This web page shows only a small excerpt of our Tantone research. Another 155 words (11 lines of text) covering the years 125 and 1250 are included under the topic Early Tantone History in all our PDF Extended History products and printed products wherever possible.

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Tantone Early Notables (pre 1700)


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Tantone Early Notables (pre 1700)



More information is included under the topic Early Tantone Notables in all our PDF Extended History products and printed products wherever possible.

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The Great Migration


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The Great Migration



Many English families tired of political and religious strife left Britain for the new colonies in North Ameri ca. Although the trip itself offered no relief - conditions on the ships were extremely cramped, and many travelers arrived diseased, starving, and destitute - these immigrants believed the opportunities that awaited them were worth the risks. Once in the colonies, many of the families did indeed prosper and, in turn, made significant contributions to the culture and economies of the growing colonies. An inquiry into the early roots of North American families has revealed a number of immigrants bearing the name Tantone or a variant listed above: Samuel Taunton settled in Barbados in 1663.

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Tantone Family Crest Products


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Tantone Family Crest Products




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See Also


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See Also




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Citations


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Citations



  1. ^ Williams, Dr Ann. And G.H. Martin, Eds., Domesday Book A Complete Translation. London: Penguin, 1992. Print. (ISBN 0-141-00523-8)
  2. ^ Mills, A.D., Dictionary of English Place-Names. Oxford: Oxford University Press, 1991. Print. (ISBN 0-19-869156-4)
  3. ^ Lewis, Samuel, A Topographical Dictionary of England. Institute of Historical Research, 1848, Print.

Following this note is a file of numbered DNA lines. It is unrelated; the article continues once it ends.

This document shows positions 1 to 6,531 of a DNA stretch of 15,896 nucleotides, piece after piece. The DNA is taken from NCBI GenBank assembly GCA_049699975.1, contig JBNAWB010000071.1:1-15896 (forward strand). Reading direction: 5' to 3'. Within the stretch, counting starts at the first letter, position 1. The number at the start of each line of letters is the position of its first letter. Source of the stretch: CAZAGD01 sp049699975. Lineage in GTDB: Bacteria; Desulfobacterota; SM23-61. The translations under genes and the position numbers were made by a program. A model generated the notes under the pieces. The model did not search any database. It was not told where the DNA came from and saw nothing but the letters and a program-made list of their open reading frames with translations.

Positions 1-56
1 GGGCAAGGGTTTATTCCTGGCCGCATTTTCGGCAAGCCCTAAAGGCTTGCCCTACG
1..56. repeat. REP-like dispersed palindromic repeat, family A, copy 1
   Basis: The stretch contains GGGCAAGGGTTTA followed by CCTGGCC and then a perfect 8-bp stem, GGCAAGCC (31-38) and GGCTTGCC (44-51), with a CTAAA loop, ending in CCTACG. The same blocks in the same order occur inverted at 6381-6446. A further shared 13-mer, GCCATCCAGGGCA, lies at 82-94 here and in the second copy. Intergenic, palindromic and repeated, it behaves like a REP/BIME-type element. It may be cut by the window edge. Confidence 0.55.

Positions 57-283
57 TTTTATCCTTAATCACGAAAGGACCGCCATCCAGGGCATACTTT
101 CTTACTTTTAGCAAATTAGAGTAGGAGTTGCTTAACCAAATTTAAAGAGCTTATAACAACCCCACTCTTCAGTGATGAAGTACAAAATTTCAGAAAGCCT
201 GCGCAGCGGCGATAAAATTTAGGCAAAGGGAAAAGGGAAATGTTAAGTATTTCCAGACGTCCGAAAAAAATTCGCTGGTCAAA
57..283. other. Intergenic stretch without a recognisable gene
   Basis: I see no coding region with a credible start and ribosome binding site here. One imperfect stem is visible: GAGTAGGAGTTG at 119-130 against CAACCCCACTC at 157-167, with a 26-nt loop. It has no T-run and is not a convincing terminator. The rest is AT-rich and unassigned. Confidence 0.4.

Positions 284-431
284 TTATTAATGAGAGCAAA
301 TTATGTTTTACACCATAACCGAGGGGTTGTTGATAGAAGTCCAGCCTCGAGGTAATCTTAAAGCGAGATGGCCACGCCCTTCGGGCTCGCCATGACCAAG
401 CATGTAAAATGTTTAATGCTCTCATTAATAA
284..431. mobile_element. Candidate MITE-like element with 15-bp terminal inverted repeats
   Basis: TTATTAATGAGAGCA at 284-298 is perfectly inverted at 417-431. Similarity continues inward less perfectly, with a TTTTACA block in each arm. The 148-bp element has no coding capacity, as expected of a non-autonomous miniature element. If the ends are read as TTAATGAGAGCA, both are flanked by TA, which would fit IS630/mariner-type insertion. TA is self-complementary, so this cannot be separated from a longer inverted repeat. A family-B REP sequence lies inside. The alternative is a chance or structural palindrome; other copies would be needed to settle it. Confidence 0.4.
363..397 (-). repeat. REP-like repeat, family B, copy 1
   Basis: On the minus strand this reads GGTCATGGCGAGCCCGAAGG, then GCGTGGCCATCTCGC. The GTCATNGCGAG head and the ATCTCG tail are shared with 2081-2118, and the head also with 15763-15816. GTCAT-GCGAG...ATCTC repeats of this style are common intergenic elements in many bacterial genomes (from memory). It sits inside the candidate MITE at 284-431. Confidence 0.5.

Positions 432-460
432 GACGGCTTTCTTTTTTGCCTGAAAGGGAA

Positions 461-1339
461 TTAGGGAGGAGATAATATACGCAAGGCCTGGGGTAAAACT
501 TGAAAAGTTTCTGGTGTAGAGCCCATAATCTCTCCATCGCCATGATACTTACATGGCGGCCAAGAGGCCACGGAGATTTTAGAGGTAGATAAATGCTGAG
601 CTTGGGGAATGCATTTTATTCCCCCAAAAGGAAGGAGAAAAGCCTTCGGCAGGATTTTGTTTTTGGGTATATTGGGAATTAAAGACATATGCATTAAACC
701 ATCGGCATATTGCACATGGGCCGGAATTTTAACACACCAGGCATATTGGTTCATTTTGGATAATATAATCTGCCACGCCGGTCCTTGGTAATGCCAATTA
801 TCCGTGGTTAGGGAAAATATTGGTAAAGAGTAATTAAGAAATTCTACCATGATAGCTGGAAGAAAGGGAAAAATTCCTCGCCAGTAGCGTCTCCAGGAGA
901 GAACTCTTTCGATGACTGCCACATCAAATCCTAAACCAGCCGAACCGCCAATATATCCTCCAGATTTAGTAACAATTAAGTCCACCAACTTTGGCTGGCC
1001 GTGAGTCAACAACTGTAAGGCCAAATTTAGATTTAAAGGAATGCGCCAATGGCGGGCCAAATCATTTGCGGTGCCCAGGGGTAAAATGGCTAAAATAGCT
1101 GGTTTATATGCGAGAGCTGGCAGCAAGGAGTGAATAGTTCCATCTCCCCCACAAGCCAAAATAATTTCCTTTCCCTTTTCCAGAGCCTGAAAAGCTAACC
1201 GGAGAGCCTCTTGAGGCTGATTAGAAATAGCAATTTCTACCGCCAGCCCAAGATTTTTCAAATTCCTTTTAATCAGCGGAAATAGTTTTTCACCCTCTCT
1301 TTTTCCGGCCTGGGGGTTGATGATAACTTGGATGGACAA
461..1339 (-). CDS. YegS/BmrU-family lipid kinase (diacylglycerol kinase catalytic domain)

Other References

  1. Cook, Chris. English Historical Facts 1603-1688. London: MacMillan, 1980. Print.
  2. Filby, P. William and Mary K Meyer. Passenger and Immigration Lists Index in Four Volumes. Detroit: Gale Research, 1985. Print. (ISBN 0-8103-1795-8).
  3. Hitching, F.K and S. Hitching. References to English Surnames in 1601-1602. Walton On Thames: 1910. Print. (ISBN 0-8063-0181-3).
  4. Marcharn, Frederick George. A Constitutional History of Modern England 1485 to the Present. London: Harper and Brothers, 1960. Print.
  5. Bowman, George Ernest. The Mayflower Reader A Selection of Articales from The Mayflower Descendent. Baltimore: Genealogical Publishing. Print.
  6. Sanders, Joanne McRee Edition. English Settlers in Barbados 1637-1800. Baltimore: Genealogical Publishing. Print.
  7. Crozier, William Armstrong Edition. Crozier's General Armory A Registry of American Families Entitled to Coat Armor. New York: Fox, Duffield, 1904. Print.
  8. Holt, J.C. Ed. Domesday Studies. Woodbridge: Boydell, 1987. Print. (ISBN 0-85115-477-8).
  9. Innes, Thomas and Learney. The Tartans of the Clans and Families of Scotland 1st Edition. Edinburgh: W & A. K. Johnston Limited, 1938. Print.
  10. The Norman People and Their Existing Descendants in the British Dominions and the United States Of America. Baltimore: Genealogical Publishing, 1975. Print. (ISBN 0-8063-0636-X).
  11. ...

The Tantone Family Crest was acquired from the Houseofnames.com archives. The Tantone Family Crest was drawn according to heraldic standards based on published blazons. We generally include the oldest published family crest once associated with each surname.

This page was last modified on 24 February 2016 at 14:57.